How to Fix Uggs With Gorilla Glue


Yes, you can fix Ugg boots with Gorilla Glue! Whether you have genuine Ugg boots or one of the quality knock-off brands such as Emu Australia, Bearpaw, or Ukala, they are probably your favorite boots. In fact, you might love them so much that you have collected several pairs of them over the years. You might also consider them the warmest, most comfortable boots you’ve ever owned.

Since so many people depend on their Ugg boots for warmth, comfort, and fashion, it is surely a shame if you find that your beloved boots are falling apart. The sole began to separate from my daughter’s newest "Bearpaw" boots just a month or two after she got them. I bought them at a going-out-of-business sale, so there was no taking them back. I considered having them repaired at a shoe repair shop, but the estimate to fix them was almost as much as the boots cost to begin with. I was really disappointed because she has another pair of Bearpaw boots that she's worn for years, and they are still going strong. I have found Bearpaw boots normally be of really nice quality for half the price—or less!—of genuine Ugg boots.

Put some glue on the tip of an ice pick, wooden skewer or toothpick..
Put some glue on the tip of an ice pick, wooden skewer or toothpick.. | Source
Use the pick to insert the glue right where you want it.
Use the pick to insert the glue right where you want it. | Source
Wipe up any exposed glue before it dries.
Wipe up any exposed glue before it dries. | Source
Leave clamps in place for at least 24 hours.
Leave clamps in place for at least 24 hours. | Source

How to Fix Ugg Boots With Gorilla Glue

  1. First, clean the portion of the boots that have become separated. Wipe down the upper and the sole using an old, damp washrag and lightly scrub both pieces, removing dust, dirt, and debris.
  2. Next, wet a clean washrag with plain water and use it to dampen the portion of the suede and the sole that you are going to join together. The instructions on the back of the glue bottle say that it works best on surfaces that have been dampened.
  3. Looking into the hole formed by the separation, clear away any loose threads or fuzzy lambswool lining. You will get the best seal if there is nothing but glue between the suede upper and the sole.
  4. Get out your toothpick or wooden skewer. Squirt a little glue on the stick and use it to place the glue onto the sole where it meets the upper. You have to be careful not to get glue on the sole where it will show. If you do, wipe it off right away before it dries. Again, it is a little tough to wipe off, especially once it dries. (See video below for instructions on removing Gorilla Glue.)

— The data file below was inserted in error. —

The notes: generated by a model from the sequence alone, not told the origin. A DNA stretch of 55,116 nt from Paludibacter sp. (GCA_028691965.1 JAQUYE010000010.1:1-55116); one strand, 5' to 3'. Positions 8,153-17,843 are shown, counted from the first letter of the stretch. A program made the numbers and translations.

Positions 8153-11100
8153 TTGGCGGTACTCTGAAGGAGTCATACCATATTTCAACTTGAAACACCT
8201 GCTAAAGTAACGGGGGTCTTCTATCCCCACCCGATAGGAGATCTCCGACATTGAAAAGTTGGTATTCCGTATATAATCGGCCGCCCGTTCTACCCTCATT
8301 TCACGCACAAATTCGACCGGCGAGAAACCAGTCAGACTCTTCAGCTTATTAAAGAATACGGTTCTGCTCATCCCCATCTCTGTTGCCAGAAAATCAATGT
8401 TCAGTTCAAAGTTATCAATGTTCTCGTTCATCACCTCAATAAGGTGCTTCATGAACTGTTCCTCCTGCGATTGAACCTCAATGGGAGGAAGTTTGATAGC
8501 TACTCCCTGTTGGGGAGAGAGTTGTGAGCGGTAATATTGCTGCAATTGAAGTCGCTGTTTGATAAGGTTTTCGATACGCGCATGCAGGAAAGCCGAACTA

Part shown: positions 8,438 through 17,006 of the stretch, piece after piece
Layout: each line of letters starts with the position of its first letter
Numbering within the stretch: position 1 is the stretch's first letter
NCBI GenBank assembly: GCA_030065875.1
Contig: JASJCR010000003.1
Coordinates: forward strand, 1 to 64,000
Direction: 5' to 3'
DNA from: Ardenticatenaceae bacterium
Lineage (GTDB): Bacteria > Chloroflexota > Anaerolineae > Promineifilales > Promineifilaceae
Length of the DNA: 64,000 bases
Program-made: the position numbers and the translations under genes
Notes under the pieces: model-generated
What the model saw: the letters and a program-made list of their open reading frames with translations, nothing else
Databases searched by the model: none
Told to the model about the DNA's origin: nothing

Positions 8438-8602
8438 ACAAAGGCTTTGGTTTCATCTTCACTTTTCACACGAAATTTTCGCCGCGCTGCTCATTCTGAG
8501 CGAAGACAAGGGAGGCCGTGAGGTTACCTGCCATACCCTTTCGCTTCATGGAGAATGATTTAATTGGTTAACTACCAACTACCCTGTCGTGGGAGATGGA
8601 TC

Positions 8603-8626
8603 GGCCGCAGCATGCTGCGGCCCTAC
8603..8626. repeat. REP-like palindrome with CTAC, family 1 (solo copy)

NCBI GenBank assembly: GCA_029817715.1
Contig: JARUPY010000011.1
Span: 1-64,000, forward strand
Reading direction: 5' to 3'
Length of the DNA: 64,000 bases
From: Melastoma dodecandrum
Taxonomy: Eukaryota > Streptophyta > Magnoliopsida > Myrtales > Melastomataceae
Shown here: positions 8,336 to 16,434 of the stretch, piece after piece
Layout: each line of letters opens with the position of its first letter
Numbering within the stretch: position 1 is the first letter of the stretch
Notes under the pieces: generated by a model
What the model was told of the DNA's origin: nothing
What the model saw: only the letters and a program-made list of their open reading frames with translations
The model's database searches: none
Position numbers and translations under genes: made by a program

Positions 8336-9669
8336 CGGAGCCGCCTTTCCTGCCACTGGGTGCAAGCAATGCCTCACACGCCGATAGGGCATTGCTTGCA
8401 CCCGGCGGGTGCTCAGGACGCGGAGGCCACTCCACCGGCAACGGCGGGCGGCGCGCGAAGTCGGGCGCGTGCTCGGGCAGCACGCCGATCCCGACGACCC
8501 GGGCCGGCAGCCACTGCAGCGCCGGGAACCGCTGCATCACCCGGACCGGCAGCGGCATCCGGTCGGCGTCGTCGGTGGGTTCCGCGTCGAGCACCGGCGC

Be careful not to use so little glue that it doesn't hold, or so much glue that it makes a mess. Gorilla Glue bubbles and expands as it dries, and it does not dry clear. It dries sort of a brownish-yellow color. If you use too much, it will bubble out from the seams and you’ll have glue showing on your boots.
  5. Use the damp rag to wipe up any glue that gets on the sole. As you can see from my pictures, I got some on the boot I fixed and it left a little bit of a film, so be careful about getting this glue where anyone can see it.
  6. Carefully press the upper to the glue on the sole, positioning it just right so that the upper and the sole make contact with the glue and with each other. You want to form a good bond. Make sure the suede is smooth and not wrinkled or puckered.
  7. Use clips to clamp the glued edges together. I used chip clips and left them in place for 24 hours as the glue dried, hardened, and cured to form a strong bond.
  8. After the glue dries for 24 hours, remove the clips. The Ugg should be good as new.

My teenage daughter owns several pairs of knock-off “Uggs” in different colors and styles. She loves to wear them to school because they are so warm and cushy. It's like wearing slippers to school. There is nothing like the feel of your feet sinking into Ugg boots’ real sheepskin lining on a cold winter morning. I like that she loves them, because if it weren’t for her cute “Ugg-like” boots, she would wear the same pair of hideous, worn-out, holey, lime-green running shoes day after day after day. The boots are stylish, warm, comfortable and practical.